This Psychologist Thinks You Should Argue In Front Of Your Kids — And He’s Got A Point
Teaching our kids to argue respectfully is key to raising kids willing to stand up for what they believe in
Most of us at one point in our lives have fought in front of our kids: Be it with a spouse, family member, or friend. But most of us also tend to believe these disagreements should go on behind closed doors so we don’t upset our kids or air our dirty laundry in front of them. Turns out, it’s actually good to argue in front of kids, not only so they can see how arguments get resolved, but to offer them a model for future behavior.
“We want to raise more kids who know how to argue; to solve differences and find creative solutions,” says Adam Grant, a professor and organizational psychologist at the Wharton School of Business. Not only because only hearing parents agree leads kids to believe there’s only one right answer, but also to help foster creativity later in life.
“Too many kids are raised believing arguing is bad manners,” he begins in the Atlantic web series, Home School. “We should raise them actually believing that you can disagree regularly as long as you do it respectfully.”
Grant admitted in the series he’d always thought arguing in front of his kids was a bad idea but then read research which showed highly creative kids were more likely to be raised in families where there were frequent arguments. Of course, this doesn’t mean screaming from the rooftops about meaningless topics or picking a fight to be cruel, but having constructive disagreements about issues, and letting those feelings be known in front of kids is healthy for them. It also teaches them it’s normal to disagree and doesn’t make you unhappily married or incapable of being in a relationship with someone who doesn’t always hold your same opinion.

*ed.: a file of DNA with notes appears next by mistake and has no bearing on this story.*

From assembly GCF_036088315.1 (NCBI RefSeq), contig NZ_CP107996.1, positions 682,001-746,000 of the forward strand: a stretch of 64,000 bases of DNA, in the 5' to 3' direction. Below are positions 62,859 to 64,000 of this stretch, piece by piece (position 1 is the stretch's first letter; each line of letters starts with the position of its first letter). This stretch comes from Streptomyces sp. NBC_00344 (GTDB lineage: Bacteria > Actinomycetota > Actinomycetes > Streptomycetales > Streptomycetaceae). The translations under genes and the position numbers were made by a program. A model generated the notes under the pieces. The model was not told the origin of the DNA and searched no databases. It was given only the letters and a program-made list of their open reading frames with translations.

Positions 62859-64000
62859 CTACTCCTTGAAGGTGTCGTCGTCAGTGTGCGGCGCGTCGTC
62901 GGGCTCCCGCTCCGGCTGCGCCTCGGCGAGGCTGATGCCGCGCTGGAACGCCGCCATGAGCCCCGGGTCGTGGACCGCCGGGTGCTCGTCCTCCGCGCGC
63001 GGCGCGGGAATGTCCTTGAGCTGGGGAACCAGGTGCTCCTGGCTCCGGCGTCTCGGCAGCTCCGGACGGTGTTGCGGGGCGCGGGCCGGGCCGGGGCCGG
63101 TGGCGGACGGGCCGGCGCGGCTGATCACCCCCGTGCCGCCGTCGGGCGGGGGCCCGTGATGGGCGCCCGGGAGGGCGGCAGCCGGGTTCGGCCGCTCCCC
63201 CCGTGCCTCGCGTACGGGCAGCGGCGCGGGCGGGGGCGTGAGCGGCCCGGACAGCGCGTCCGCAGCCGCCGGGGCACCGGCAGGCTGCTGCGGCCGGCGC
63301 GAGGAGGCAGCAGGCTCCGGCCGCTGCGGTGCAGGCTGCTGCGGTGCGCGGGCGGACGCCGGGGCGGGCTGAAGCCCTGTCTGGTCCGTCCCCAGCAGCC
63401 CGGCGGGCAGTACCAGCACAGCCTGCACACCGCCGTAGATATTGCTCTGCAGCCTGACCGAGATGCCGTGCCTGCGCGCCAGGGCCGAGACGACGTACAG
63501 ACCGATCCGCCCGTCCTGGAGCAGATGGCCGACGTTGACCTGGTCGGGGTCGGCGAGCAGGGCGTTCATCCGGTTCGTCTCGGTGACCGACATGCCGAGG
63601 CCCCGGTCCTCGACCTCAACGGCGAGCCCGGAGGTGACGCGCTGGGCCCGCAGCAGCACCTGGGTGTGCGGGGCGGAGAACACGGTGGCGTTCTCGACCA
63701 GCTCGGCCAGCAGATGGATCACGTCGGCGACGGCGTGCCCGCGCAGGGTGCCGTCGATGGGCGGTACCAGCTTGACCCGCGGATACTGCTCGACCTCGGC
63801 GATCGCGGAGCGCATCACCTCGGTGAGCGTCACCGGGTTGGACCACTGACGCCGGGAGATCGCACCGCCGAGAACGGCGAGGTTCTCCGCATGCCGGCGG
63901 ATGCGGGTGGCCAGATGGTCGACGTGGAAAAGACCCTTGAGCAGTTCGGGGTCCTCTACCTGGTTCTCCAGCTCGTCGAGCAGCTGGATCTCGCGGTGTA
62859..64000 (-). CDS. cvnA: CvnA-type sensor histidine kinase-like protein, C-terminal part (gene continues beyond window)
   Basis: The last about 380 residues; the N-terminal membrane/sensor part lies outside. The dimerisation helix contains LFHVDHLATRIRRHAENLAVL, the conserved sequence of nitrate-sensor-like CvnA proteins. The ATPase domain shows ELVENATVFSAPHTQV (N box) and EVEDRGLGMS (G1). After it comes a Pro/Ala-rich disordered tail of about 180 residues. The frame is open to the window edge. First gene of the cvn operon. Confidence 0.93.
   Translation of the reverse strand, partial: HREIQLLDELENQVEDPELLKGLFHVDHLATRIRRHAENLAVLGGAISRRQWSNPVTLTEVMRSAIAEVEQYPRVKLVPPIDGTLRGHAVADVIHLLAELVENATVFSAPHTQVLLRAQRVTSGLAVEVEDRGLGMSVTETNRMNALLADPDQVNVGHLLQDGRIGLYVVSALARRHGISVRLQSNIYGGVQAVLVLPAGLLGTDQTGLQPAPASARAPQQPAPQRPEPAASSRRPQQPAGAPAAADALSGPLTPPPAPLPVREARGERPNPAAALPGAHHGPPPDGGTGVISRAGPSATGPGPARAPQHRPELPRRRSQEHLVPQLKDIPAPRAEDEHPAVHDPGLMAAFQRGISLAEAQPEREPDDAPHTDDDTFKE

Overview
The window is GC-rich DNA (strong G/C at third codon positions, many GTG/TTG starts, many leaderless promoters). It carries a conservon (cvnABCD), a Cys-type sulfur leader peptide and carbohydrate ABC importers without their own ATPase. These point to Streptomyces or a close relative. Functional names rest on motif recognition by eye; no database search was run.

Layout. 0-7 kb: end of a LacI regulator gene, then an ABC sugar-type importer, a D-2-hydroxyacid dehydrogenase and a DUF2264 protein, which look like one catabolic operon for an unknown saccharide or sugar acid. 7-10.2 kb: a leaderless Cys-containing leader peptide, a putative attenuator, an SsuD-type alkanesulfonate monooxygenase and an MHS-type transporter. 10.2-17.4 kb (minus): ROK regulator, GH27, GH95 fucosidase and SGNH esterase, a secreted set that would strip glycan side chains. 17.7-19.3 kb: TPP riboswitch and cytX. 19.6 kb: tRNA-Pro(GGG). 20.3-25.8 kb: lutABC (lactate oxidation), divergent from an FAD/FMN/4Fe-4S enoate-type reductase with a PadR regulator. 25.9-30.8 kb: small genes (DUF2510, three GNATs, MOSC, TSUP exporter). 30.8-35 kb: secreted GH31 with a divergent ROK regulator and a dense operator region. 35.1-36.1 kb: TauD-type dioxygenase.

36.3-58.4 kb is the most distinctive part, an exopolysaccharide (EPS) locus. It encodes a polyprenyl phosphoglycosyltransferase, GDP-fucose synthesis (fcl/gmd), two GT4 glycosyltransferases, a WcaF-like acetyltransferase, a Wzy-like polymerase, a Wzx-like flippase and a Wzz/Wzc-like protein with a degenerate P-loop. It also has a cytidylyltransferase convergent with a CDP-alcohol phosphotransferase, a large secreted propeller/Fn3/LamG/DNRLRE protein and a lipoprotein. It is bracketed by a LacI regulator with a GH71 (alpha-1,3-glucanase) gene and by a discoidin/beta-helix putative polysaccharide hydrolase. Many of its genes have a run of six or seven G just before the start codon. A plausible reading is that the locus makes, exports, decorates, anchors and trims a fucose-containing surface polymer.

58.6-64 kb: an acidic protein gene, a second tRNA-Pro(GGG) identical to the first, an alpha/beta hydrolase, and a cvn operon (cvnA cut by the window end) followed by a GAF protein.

Obviously, there’s a “right” way to fight. He tells Hoda Kotb on the TODAY show that thinking of the argument as a debate allows people to keep an open mind and actually learn from the other person. “Argue like you’re right and listen like you’re wrong,” he suggests. Grant said it’s the role of parents to help model these arguments as debates, which leaves room for multiple opinions without the hostility or an “I’m right, your wrong,” mentality.
In his New York Times piece titled Kids, Would You Please Start Fighting, Grant also says what’s key is for parents to teach their kids to be passionate about what they believe without getting heated when others don’t hold those same beliefs. “The skill to get hot without getting mad — to have a good argument that doesn’t become personal — is critical in life. But it’s one that few parents teach to their children. We want to give kids a stable home, so we stop siblings from quarreling and we have our own arguments behind closed doors,” he wrote.
This is true. And if you think about it, where else will kids learn how to express their opinion or argue thoughtfully as adults if it isn’t modeled to them when they are children? Grant says this also allows kids to think independently and stand up for what they believe in, which can foster creativity as well as the understanding that disagreements aren’t bad. Without them, we don’t move forward as people or as a society.
“If we rarely see a spat, we learn to shy away from the threat of conflict. Witnessing arguments — and participating in them — helps us grow a thicker skin,” he writes. “We develop the will to fight uphill battles and the skill to win those battles, and the resilience to lose a battle today without losing our resolve tomorrow.”
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